I endorse Olivia Chow because she reflects the kind of city I want to live in and be a part of. I endorse Olivia Chow because she represents our best ideals. An immigrant to this country as a young woman, growing up, if not poor, at least scrambling to get by, who took hold of the opportunities offered to her. I endorse Olivia Chow because she then dedicated her life to public service, a public service dedicated to helping others who faced similar obstacles she had along the way, a public service dedicated to fighting for those things that make us better, make our city better. Equality, fairness, opportunity, inclusion.

That’s why I endorse Olivia Chow for mayor of Toronto.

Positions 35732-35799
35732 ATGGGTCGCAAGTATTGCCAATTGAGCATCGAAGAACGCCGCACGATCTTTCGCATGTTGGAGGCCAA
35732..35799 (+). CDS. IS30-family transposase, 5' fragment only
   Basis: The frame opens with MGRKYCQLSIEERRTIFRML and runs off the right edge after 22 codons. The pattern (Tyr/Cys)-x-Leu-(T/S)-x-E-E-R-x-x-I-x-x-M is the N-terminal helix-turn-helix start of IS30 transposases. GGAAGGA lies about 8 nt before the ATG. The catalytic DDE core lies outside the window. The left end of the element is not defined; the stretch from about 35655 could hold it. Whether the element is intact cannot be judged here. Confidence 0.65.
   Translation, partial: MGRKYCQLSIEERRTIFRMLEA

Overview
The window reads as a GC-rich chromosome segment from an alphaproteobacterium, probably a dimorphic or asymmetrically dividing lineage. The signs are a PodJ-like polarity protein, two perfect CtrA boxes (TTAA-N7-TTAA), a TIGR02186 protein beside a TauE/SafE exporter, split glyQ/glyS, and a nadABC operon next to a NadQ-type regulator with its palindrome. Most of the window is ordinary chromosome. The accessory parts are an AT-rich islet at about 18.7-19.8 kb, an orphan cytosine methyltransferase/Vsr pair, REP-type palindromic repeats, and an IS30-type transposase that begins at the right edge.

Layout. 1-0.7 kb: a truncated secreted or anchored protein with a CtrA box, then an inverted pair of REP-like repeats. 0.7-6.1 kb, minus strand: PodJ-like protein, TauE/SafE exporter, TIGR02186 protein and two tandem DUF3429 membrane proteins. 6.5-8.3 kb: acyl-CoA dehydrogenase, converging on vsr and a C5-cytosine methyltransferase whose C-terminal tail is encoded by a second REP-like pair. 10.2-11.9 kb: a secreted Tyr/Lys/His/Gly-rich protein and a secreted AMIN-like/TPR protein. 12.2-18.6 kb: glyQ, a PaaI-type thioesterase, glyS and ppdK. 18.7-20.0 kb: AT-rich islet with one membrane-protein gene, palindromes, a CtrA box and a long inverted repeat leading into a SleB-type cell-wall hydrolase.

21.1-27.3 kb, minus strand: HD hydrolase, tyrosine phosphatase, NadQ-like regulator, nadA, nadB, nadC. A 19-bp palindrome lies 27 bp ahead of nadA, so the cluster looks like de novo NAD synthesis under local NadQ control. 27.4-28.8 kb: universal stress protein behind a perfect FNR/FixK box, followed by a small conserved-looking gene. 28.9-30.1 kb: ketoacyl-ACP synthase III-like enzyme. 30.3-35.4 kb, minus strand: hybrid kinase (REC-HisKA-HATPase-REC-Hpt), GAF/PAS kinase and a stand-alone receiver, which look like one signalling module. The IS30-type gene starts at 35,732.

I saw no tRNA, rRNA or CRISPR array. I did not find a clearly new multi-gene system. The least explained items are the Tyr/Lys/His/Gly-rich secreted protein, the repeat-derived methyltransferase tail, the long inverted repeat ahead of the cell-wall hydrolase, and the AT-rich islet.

guardedly submitted by Cityslikr


It’s All In The Presentation

October 17, 2014

Last night, as an October’s worth of rain fell around the city, CBC hosted its mayoral debate. Streets, a subway station flood, power outages here and there. heavyrainFor what? The third time in over just a year, if not a storm of the century, an outburst of weather that Toronto clearly is not up to handling.

Yes, we have an infrastructure deficit. One that’s only going to get bigger unless we deal with it, head on.

Yes, we have a child-care deficit. One that’s only going to get bigger unless we deal with it, head on.

Yes, we have an affordable housing deficit, a looming crisis really. One that’s only going to get bigger unless we deal with it, head on.

Yes, we have a transit deficit. (I don’t really have to link this one, do I?) One that’s only going to get bigger unless we deal with it, head on.problems